After months of rumors, Manhattan Borough President Scott Stringer has officially decided to run for City Comptroller next year. He was previously considering a campaign for mayor, but he said his experience exploring that race convinced him to run for the city’s top financial office. Mr. Stringer spoke to Politicker about his decision earlier today and said he will formally launch his campaign in three weeks. Rather than an avoidance of the crowded mayor’s race, Mr. Stringer characterized his entry into the comptroller race as a move to confront the most crucial issues currently facing the city.
“What’s needed right now is an experienced hand who can partner with the mayor when it’s in the best interests of the city, but also someone with the independence and backbone to stand up to special interests, to call out wasteful spending and to safeguard the city’s pension funds,” said Mr. Stringer. “That is what I’ve done my entire career and that’s what im going to as comptroller, so I’m not dropping down, I’m stepping up.”
As of now, Councilman Dan Garodnick is the only other candidate who has officially launched a campaign for comptroller. Councilman Domenic Recchia has also been mentioned as a potential candidate. This is a far less crowded field than the mayor’s race, which is expected to include Council Speaker Christine Quinn, former comptroller and 2009 mayoral runner up Bill Thompson, Public Advocate Bill de Blasio and the current Comptroller John Liu, among others. However, Mr. Stringer said city’s need for strong leadership on financial issues, specifically in the wake of the damage caused by Hurricane Sandy is what motivated him to enter the comptroller race rather than a desire to stay out of the mayoral fray.
“The comptroller’s office is important and it has never been more consequential,” Mr. Stringer said. “I think I can contribute to helping to get the city back on sound financial footing and protect our most essential services.”
Mr. Stringer also noted the city economy was struggling prior to the hurricane with an “unemployment rate stuck at ten percent” and “budget gaps as far as the eye can see.”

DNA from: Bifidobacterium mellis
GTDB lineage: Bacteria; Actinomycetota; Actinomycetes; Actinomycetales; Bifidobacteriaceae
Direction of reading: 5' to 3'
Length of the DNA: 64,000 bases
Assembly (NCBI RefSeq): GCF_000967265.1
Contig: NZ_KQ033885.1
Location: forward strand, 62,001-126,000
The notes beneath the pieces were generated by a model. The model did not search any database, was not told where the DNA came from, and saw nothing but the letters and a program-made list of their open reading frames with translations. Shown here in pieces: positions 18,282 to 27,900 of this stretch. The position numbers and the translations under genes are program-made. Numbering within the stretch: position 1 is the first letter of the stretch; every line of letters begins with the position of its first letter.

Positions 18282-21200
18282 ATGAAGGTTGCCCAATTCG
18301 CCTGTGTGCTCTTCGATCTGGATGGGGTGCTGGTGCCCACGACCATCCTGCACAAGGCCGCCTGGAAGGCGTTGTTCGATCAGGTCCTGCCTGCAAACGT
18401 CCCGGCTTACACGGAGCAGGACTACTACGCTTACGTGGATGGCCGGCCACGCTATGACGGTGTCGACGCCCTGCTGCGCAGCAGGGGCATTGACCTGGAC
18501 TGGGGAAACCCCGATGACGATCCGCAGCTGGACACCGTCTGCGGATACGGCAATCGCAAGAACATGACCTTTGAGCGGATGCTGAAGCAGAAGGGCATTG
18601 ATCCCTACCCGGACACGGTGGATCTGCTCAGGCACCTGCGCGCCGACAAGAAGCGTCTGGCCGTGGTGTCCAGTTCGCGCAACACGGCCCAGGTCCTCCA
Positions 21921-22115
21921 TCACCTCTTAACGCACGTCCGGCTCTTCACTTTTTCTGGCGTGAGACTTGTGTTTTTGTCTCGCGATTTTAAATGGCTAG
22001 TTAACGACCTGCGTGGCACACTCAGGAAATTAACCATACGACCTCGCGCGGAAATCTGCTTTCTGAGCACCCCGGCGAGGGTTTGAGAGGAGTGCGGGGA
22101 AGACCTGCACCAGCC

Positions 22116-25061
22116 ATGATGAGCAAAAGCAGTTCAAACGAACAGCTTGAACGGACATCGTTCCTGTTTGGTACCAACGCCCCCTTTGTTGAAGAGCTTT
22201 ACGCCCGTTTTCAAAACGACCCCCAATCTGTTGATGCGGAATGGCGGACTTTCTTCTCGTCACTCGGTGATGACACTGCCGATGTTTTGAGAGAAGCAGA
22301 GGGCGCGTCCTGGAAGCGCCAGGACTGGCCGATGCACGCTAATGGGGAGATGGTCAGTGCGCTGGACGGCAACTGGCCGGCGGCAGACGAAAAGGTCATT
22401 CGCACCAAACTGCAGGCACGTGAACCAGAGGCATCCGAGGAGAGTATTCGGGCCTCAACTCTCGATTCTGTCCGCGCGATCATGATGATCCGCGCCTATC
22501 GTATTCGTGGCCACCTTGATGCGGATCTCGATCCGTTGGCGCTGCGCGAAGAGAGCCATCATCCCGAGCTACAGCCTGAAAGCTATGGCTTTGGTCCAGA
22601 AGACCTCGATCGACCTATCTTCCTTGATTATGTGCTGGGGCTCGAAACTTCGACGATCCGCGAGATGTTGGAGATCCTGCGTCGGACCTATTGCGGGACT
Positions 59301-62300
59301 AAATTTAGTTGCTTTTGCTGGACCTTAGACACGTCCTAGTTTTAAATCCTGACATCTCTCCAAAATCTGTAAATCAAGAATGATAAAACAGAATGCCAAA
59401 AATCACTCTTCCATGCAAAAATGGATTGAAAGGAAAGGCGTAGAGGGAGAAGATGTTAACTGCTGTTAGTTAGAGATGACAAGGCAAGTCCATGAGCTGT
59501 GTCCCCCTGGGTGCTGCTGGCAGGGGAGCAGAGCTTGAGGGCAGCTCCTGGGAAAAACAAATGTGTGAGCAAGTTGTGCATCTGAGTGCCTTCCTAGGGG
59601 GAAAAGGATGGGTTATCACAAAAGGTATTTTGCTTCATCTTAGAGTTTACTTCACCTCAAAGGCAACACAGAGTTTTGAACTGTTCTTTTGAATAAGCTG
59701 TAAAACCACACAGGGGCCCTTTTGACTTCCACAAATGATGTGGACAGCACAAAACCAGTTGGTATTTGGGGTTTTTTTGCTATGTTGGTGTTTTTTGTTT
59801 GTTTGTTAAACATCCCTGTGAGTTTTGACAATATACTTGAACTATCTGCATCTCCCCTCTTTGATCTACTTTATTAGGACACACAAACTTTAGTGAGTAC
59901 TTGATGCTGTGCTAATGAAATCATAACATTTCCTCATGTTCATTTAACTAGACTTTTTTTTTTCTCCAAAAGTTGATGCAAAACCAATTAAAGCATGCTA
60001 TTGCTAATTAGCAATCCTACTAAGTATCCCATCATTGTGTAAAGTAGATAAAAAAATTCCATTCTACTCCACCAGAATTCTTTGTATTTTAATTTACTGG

“As I traveled the city exploring the mayor’s race, I heard from working people, middle class people about the economy….People are really struggling. There’s a sense that people are paying a lot of taxes and not getting the services to which they’re entitled,” said Mr. Stringer. “Someone’s got to watch out for peoples’ bottom line and I started to think that this could be an important way to serve the city. And I just decided this moment, because I think this office has never been more important. This new government that’s going to be constituted in January 2014 is something I wanted very much to be a part of and this is how I decided was the best way to serve.”
Mr. Stringer described himself as uniquely suited to the job given his “natural interest” and past experiences identifying reforms to cut costs in government programs.
“As Borough President, I’ve issued 50 reports on government waste, calling out agencies and holding people accountable….As Borough President, I chaired the Assembly’s Oversight and Investigations Committee. I also chaired the Real Property Taxation Committee….As Borough President, I served for 7 years as a board member for the New York City Employee Retirement System, a $42 billion pension fund where I have for over seven years promoted transparency, integrity and professionalism in our pension investments,” Mr. Stringer said.
In his role with NYCERS, Mr. Stringer said he “led the effort to ban placement agents who got money for doing nothing,” “pioneered important reforms to integrate prinicples for a responsible investment in pension funds” and “played a very important role in getting the pension fund to initiate important policies for emerging managers that will diversify and maximize the talent there.” He also cited his experience analyzing large government contracts, including the Time Warner and Verizon contract renewals, as a member of the Franchise and Concession Review Committee.
“I’ve played a role in audits, played a role in pensions and, as a member of the FCRC–Franchise and Concession Review Committee, I’ve looked at and analyzed the big contracts,” said Mr. Stringer. “I have been in the room, negotiated, watched the comptrollers in that role. And when you put all that together, I think my skill set is something that really can help new yorkers with this job.”
Along with officially launching his campaign for comptroller today, Mr. Stringer is rolling out a series of high-profile endorsements; former Mayor Ed Koch, Congressman Jerry Nadler, former Bronx Borough President Fernando Ferrer, feminist icon Gloria Steinem, former Congresswoman Elizabeth Holzman and Assemblyman Karim Camara, who chairs the Assembly’s Black, Puerto Rican, Hispanic & Asian Legislative Caucus.
“These are just a few New Yorkers who, I think signal that we’re going to run a broad-based five borough campaign that’s multiracial and diverse,” Mr. Stringer said.
In addition to his own endorsements, Mr. Stringer hinted he might be willing to make an endorsement in the mayor’s race.
“I haven’t decided who to endorse for mayor, but it’s possible,” he said.